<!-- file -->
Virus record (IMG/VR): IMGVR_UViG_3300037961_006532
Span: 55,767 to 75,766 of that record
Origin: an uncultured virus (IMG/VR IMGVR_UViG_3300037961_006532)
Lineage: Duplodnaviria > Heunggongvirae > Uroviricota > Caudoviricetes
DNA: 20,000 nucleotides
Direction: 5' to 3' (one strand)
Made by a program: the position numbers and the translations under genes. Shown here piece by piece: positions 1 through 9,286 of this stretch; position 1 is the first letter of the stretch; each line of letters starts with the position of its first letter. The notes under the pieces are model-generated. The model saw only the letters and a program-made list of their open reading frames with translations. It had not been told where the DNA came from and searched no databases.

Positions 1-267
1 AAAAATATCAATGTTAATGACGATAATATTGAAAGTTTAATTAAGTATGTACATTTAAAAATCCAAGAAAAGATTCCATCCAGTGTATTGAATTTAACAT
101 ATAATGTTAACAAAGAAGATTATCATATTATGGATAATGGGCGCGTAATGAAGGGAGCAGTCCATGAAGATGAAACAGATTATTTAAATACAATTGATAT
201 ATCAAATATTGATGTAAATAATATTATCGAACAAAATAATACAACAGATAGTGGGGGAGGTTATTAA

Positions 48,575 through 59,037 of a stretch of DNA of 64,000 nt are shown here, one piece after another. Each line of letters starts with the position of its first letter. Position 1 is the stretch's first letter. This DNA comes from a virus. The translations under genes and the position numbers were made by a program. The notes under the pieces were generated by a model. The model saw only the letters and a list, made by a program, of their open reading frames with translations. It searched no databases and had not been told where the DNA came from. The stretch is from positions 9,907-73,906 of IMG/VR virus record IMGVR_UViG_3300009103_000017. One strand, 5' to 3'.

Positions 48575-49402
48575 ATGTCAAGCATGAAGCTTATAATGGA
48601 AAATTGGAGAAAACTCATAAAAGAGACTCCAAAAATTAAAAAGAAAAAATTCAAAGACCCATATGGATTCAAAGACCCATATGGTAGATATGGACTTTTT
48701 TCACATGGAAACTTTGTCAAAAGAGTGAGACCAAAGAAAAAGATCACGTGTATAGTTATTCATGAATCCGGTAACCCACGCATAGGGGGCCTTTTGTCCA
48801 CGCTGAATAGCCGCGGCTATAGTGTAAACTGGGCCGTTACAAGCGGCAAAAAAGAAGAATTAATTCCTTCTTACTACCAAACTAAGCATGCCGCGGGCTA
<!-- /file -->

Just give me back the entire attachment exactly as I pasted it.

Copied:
Virus record (IMG/VR): IMGVR_UViG_3300037961_006532
Span: 55,767 to 75,766 of that record
Origin: an uncultured virus (IMG/VR IMGVR_UViG_3300037961_006532)
Lineage: Duplodnaviria > Heunggongvirae > Uroviricota > Caudoviricetes
DNA: 20,000 nucleotides
Direction: 5' to 3' (one strand)
Made by a program: the position numbers and the translations under genes. Shown here piece by piece: positions 1 through 9,286 of this stretch; position 1 is the first letter of the stretch; each line of letters starts with the position of its first letter. The notes under the pieces are model-generated. The model saw only the letters and a program-made list of their open reading frames with translations. It had not been told where the DNA came from and searched no databases.

Positions 1-267
1 AAAAATATCAATGTTAATGACGATAATATTGAAAGTTTAATTAAGTATGTACATTTAAAAATCCAAGAAAAGATTCCATCCAGTGTATTGAATTTAACAT
101 ATAATGTTAACAAAGAAGATTATCATATTATGGATAATGGGCGCGTAATGAAGGGAGCAGTCCATGAAGATGAAACAGATTATTTAAATACAATTGATAT
201 ATCAAATATTGATGTAAATAATATTATCGAACAAAATAATACAACAGATAGTGGGGGAGGTTATTAA

Positions 48,575 through 59,037 of a stretch of DNA of 64,000 nt are shown here, one piece after another. Each line of letters starts with the position of its first letter. Position 1 is the stretch's first letter. This DNA comes from a virus. The translations under genes and the position numbers were made by a program. The notes under the pieces were generated by a model. The model saw only the letters and a list, made by a program, of their open reading frames with translations. It searched no databases and had not been told where the DNA came from. The stretch is from positions 9,907-73,906 of IMG/VR virus record IMGVR_UViG_3300009103_000017. One strand, 5' to 3'.

Positions 48575-49402
48575 ATGTCAAGCATGAAGCTTATAATGGA
48601 AAATTGGAGAAAACTCATAAAAGAGACTCCAAAAATTAAAAAGAAAAAATTCAAAGACCCATATGGATTCAAAGACCCATATGGTAGATATGGACTTTTT
48701 TCACATGGAAACTTTGTCAAAAGAGTGAGACCAAAGAAAAAGATCACGTGTATAGTTATTCATGAATCCGGTAACCCACGCATAGGGGGCCTTTTGTCCA
48801 CGCTGAATAGCCGCGGCTATAGTGTAAACTGGGCCGTTACAAGCGGCAAAAAAGAAGAATTAATTCCTTCTTACTACCAAACTAAGCATGCCGCGGGCTA